Genome Mapping for Molecular breeding in cassava

Cassava is one of the most economically important crops in Thailand. During the years 2009-2010, Thailand produced some 22 million tons of cassava and exported it in the forms of cassava flour, chips and pellets generating a total income of about 66 thousand million baht.

However, decreased cassava production has been reported due to problems with outbreaks of pests and diseases as well as natural disasters including flood and drought. At the same time as the production of cassava has been limited, demand for cassava products for industrial applications has increased, especially for ethanol production. Therefore, breeding of cassava with high yield and resistance to pests and diseases is essential in order to secure a sufficient supply for cassava industries. Generally, cassava breeding programs in Thailand are based on conventional breeding methods which have important drawbacks, including time and cost requirements. Additionally, breeding for some traits, especially resistance to pests and diseases that cannot be directly observed in the field is not effectively achieved by conventional methods. Therefore, the application of molecular marker technology to assist with breeding programs is essential to overcome these limitations to develop new cassava varieties with desirable properties that are suitable for both agricultural and industrial uses.

Our work over the last 6 years has focused on developing the most important tool for molecular based breeding programs, a high resolution genetic linkage map of cassava. To obtain this objective, two F1 mapping populations were created in 2006 by reciprocal crosses between ‘Huay Bong 60’, a cultivar with high fresh root yield, starch and cyanogen content, and ‘Hanatee’, a Thai variety that has low fresh root yield, starch and cyanogen content.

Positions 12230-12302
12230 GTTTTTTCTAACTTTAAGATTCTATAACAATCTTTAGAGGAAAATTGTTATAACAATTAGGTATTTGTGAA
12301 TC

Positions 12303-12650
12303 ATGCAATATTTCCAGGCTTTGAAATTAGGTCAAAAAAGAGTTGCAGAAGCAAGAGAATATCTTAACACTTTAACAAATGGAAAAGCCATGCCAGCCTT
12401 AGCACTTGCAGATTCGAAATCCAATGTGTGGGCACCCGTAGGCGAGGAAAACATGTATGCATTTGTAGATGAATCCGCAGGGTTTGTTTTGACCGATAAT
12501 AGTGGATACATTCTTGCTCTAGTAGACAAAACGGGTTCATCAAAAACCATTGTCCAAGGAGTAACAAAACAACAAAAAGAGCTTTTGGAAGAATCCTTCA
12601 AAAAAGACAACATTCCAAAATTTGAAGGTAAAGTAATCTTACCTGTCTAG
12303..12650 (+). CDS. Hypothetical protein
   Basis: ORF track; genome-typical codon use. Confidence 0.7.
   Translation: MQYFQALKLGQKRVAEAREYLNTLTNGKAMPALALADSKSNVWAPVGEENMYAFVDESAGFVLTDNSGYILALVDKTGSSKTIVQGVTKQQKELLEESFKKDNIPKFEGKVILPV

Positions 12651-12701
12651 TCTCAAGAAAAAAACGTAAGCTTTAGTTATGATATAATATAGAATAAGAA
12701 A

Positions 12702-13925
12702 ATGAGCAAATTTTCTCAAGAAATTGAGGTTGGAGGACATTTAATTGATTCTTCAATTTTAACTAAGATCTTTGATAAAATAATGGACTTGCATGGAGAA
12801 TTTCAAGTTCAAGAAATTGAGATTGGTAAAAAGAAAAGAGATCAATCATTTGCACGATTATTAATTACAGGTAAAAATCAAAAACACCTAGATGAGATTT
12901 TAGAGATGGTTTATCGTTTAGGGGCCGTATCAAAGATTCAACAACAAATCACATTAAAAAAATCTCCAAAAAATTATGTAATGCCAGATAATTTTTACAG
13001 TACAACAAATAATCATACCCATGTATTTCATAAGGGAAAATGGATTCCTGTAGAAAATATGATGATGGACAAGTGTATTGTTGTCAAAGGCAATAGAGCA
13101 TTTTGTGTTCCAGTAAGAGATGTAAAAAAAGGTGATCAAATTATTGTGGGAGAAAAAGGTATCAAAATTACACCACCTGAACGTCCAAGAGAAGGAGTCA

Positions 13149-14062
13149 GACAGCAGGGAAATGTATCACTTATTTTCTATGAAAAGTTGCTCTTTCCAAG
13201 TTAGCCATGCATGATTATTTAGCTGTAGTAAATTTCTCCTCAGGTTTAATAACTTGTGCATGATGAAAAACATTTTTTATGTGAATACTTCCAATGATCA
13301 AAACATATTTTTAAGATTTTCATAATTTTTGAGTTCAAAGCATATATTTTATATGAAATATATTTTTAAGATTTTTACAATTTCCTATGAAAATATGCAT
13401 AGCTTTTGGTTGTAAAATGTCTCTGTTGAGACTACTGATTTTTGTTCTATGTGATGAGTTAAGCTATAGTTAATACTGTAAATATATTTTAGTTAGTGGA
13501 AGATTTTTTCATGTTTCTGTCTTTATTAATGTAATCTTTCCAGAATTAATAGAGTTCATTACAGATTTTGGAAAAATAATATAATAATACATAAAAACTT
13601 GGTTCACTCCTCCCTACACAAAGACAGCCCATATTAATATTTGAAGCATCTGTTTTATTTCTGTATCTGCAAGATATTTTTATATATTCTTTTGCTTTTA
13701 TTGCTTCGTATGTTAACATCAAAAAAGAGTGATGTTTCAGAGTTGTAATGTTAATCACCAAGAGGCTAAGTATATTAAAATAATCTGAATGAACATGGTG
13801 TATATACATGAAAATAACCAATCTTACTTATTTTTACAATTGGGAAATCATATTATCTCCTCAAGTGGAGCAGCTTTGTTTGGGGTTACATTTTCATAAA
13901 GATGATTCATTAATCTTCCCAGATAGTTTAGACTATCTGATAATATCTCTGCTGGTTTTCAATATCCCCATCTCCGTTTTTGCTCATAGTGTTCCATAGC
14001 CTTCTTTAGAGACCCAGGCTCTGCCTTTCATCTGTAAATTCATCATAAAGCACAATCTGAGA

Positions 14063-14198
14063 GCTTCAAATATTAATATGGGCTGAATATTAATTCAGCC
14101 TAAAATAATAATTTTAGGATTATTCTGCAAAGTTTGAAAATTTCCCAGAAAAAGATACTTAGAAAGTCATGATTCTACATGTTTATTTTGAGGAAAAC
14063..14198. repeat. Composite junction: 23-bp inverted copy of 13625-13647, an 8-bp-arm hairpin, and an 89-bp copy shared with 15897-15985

We subsequently developed 2,140 molecular markers consisting of 640 Simple sequence repeat (SSR) and 1,500 Expressed sequence tag-simple sequence repeat (EST-SSR) markers which combined with additional markers from published databases were used to construct the first detailed high density genetic map of cassava. This map is composed of 510 loci, encompassing 1,420.3 cM, distributed on 23 linkage groups with a mean distance between markers of 4.54 cM. We have used this map to identify for the first time quantitative trait loci (QTL) underlying agronomically important traits including fresh root yield, starch and cyanogen content, starch physicochemical properties and plant and first branch height that will be effectively applied to marker assisted selection (MAS) of cassava breeding programs in Thailand. This will also directly benefit cassava farmers in terms of increasing in their productivity which will lead to a better quality of their life due to higher income.

The Thai economy will also gain from the increased export of cassava and its products. Moreover, improvement in the income of farmers will lead to increased domestic consumption which, in turn, induces the expansion of related product sectors. Consequently, the Thai economy will eventually gain from developing MAS of cassava from this project.

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